Chris has written more than 300 flash fiction/short stories. Working Vacation was 21st out of 6,700 in the 2016 Writer's Digest competition.
An Arrow for an Olive Branch
Dr. Ruth Billings and her pilot, Joe Spencer, analyzed a boulder, about the size of a pickup truck, perched on the rim of Erlanger crater near the lunar north pole. The sun flirted with the horizon at a severe, permanent angle that sent long shadows of the man and woman over the brink, into the perpetual darkness.
On July 21, 2025, a month before their thirty-six-hour voyage, NASA had conducted an impact experiment by driving a two-ton booster deep into Erlanger like an eight ball in the corner pocket. The result was a plume of debris that soared forty kilometers into the lunar sky. The agency had remotely analyzed the rising fragments but wanted a visual assessment of larger pieces that would have landed at the crater's edge.
Ruth struck the boulder with her rock hammer, once, twice, three times. A piece the size of a teacup saucer drifted to her feet with a coating of fine gray dust that clung to the outer surface as it did the entire boulder. She retrieved the sample and turned it over in her palm. Pure ice crystals glinted in the light of the sun like tiny stars for the first time since their formation.
Ruth's face beamed with pride at being among the first to identify a source of recoverable water on the moon. Joe saw her smile freeze like the ice she held in her gloved hand. She gazed into the sun. Her green eyes widened. The bright reflection on her visor dimmed as darkness engulfed the entire moonscape. Joe turned, and the two stood motionless for precious seconds, overcome by mesmerized fear.
The Lunar North Pole and Erlanger Crater.
The object, silhouetted against the backdrop of the sun, bore down on them while Ruth fumbled to respond to an incoming communication from NASA.
"Dr. Billings,” said David Martin, the executive director, “An object showed up on our detection systems about five minutes ago. I realize how impossible that sounds. Can you describe what you're seeing?"
"This is no asteroid or comet; it has to be a spacecraft. It's going too slow. Too round. We have to take cover, it's coming in low, right at us!"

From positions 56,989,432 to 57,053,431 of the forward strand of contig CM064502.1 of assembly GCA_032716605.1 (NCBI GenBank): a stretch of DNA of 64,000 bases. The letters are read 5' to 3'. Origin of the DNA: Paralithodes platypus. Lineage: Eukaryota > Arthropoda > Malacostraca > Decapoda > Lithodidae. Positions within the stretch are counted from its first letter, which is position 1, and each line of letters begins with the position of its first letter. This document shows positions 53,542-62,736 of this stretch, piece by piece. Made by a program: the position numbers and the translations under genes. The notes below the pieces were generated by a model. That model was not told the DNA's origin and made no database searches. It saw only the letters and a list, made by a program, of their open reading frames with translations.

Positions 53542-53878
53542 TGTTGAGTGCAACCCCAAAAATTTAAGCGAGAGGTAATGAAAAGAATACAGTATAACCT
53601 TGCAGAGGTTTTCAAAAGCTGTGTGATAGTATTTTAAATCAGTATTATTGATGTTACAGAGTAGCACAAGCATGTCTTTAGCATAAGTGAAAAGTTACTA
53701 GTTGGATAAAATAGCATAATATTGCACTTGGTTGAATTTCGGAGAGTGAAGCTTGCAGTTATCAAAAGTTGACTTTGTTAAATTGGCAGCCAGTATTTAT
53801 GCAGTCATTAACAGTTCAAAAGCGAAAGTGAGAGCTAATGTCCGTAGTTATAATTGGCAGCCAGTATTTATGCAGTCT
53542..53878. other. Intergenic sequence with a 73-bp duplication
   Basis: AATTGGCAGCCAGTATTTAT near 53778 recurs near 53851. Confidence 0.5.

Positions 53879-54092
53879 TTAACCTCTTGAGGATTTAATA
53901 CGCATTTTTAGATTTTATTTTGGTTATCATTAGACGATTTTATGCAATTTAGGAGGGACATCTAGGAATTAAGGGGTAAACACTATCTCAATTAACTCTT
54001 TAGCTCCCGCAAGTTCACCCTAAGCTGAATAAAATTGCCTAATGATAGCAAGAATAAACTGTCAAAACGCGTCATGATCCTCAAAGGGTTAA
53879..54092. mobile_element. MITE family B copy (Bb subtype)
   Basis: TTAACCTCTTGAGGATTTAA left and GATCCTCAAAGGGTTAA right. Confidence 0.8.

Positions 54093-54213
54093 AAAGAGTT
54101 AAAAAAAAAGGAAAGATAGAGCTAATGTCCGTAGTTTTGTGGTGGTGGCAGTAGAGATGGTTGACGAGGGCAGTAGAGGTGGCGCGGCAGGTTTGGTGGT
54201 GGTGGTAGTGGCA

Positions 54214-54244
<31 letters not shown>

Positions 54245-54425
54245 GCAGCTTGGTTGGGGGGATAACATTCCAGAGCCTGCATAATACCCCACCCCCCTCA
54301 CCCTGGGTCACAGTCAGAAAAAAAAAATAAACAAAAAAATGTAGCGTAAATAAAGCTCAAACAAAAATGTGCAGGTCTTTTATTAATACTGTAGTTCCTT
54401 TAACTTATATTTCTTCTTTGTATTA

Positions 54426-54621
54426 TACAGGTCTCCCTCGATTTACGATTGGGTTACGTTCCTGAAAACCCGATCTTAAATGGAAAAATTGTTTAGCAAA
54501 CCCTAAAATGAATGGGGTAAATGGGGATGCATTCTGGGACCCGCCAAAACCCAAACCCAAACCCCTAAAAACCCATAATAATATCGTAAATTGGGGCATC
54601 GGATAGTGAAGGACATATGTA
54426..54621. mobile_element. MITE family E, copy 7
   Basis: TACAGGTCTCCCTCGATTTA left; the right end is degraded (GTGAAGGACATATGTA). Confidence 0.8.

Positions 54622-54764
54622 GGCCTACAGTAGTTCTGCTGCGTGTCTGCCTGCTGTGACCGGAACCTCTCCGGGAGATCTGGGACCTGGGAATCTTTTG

Ruth and Joe scrambled over the rim of the crater. The conical wall created a steep grade. About forty feet down, they both found foot and hand holds which they hoped would anchor them while they waited.
The front of the sphere shot out over their heads. Seconds later, the the bottom curvature struck the rim. Debris drifted out over the crater. Chunks of rock fell toward Ruth and Joe going six times slower than on Earth, so they were able to dodge the large, threatening pieces.
Sound does not travel through the vacuum of space, but the waves flowed through rock to the pair clinging to the crater's wall. Their arms, legs, and suits transmitted the vibrations to their ears and radio microphones which, in turn, translated them into the deafening shriek of metal dragging across rock.
Ruth craned her neck to look over her shoulder. Half the spacecraft had already cleared the opposite side of the crater as the back of the sphere flashed over their heads. The entire ordeal had occurred in less than half a minute. With fatigued arms and legs, they struggled up to the rim and peeked over the jagged edge. Seeing no more surprises on the horizon, they climbed out and watched the spacecraft travel low over the moon's surface, the blue Earth visible over the top arch.
"Were they trying to run us down or is that thing completely out of control?" Ruth rubbed her aching arms.
"I don't know, Dr. Billings, but it looks like its next target is Earth."
"Damnit, why was there no warning?" President of the United States, Alec Golden rose from behind his desk in the Oval Office. “What have we been able to see through our telescopes?”